How Much Salt is Added to Soft Water
One of the most common questions about water softeners is how much salt or sodium is added to my water. Generally it’s much less than people think. There is a very simple formula to calculate how much salt it added to the water.
Grains of hardness (gpg) x 1.89 = mg added to an 8oz glass of water. If your water is 15 grains hard you would have about 28 milligrams (mg) of added sodium in the water.
Grains per gallon (gpg) is the measurement used to calculate hardness and the scale goes as follows:
Less than 1 Grain Soft
1.0 to 3.5 Moderately Hard
3.5 to 7.0 Hard
7.0 to 10.5 Extremely Hard
If your water is 15 grains hard then you would have about 28 milligrams (mg) of added sodium in the water.
Even for people who are on a low sodium diet this amount of salt shouldn’t be a problem. Most of the sodium we eat comes from processed foods and table salt. If you compare the amount of sodium already contained in foods we think of as having low amounts of salt the amount added by a water softener is very low. As an example, an 8oz glass of milk will contain 125mg of sodium and a slice of white bread will have about 120 mg.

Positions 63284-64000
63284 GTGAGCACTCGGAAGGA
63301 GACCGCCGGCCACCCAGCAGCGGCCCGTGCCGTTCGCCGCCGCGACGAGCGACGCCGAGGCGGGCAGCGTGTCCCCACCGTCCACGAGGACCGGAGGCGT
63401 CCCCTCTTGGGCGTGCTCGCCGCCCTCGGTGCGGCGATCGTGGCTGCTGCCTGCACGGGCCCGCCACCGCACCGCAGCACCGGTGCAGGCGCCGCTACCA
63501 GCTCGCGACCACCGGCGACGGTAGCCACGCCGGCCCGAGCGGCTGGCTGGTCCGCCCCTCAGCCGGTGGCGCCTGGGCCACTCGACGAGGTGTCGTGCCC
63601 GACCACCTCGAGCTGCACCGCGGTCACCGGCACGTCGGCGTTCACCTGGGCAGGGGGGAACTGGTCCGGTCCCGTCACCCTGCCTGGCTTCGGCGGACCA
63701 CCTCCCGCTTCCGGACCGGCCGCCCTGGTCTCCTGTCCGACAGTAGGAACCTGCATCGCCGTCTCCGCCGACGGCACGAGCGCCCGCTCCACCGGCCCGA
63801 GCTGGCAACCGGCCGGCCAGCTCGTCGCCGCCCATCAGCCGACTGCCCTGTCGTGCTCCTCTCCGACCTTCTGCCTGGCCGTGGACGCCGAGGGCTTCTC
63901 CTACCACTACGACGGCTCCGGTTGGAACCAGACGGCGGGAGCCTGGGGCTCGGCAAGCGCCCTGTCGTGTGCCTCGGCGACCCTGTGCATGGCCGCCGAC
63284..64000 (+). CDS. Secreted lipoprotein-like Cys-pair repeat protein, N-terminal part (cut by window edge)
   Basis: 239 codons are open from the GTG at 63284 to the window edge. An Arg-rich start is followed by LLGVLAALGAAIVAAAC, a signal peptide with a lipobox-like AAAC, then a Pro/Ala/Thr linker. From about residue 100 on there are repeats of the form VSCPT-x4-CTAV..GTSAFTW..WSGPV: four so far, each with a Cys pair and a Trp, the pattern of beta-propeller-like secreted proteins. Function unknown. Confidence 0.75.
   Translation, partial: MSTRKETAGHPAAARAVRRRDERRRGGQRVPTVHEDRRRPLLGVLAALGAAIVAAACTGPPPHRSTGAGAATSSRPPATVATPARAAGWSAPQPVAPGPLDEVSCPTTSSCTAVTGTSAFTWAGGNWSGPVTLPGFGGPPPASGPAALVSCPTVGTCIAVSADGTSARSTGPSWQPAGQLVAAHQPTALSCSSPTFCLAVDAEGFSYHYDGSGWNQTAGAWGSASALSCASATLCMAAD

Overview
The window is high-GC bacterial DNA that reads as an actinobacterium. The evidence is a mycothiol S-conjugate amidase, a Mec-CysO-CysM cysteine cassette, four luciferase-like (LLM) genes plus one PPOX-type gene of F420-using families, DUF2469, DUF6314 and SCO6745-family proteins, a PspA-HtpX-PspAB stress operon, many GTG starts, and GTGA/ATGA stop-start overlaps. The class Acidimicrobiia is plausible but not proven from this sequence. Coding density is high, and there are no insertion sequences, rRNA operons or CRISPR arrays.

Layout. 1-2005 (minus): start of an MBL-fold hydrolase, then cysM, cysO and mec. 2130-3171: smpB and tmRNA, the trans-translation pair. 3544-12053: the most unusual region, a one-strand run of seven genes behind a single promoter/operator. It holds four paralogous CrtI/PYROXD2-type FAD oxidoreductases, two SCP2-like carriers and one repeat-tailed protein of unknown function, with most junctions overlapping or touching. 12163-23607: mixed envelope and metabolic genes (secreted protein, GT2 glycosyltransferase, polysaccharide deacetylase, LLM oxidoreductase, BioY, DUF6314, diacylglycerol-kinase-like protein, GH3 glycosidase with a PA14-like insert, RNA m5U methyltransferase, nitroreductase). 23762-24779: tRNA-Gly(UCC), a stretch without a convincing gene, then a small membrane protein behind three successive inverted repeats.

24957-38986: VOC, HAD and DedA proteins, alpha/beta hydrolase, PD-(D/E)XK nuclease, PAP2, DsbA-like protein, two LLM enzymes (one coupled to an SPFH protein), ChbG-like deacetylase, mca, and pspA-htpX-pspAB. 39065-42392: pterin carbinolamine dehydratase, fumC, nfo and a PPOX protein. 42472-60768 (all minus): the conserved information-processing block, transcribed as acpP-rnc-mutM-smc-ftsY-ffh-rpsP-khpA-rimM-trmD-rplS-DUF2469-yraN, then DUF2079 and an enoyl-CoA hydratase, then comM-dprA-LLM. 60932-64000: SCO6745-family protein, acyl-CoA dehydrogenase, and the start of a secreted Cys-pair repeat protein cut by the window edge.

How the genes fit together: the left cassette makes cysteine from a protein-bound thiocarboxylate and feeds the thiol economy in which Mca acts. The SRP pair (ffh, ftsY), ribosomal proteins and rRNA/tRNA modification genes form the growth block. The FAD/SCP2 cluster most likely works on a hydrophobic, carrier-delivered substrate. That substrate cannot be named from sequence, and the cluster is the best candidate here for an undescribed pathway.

To find out how hard your water is contact a water softening company and they can test it for you, or contact you local city water department and they can tell you the number of grains per gallon of hardness you have in your water.
For those who don’t want to drink soft water there are a couple of solutions. The first is to install a water purifier that will remove the sodium. Reverse osmosis is the most effective method. Another option is to bypass the drinking water in the kitchen so it remains hard water.
Soft water is simply water that is free of calcium and magnesium. A water softener works by removing the hard minerals and replaces them with sodium through a process known as ion exchange.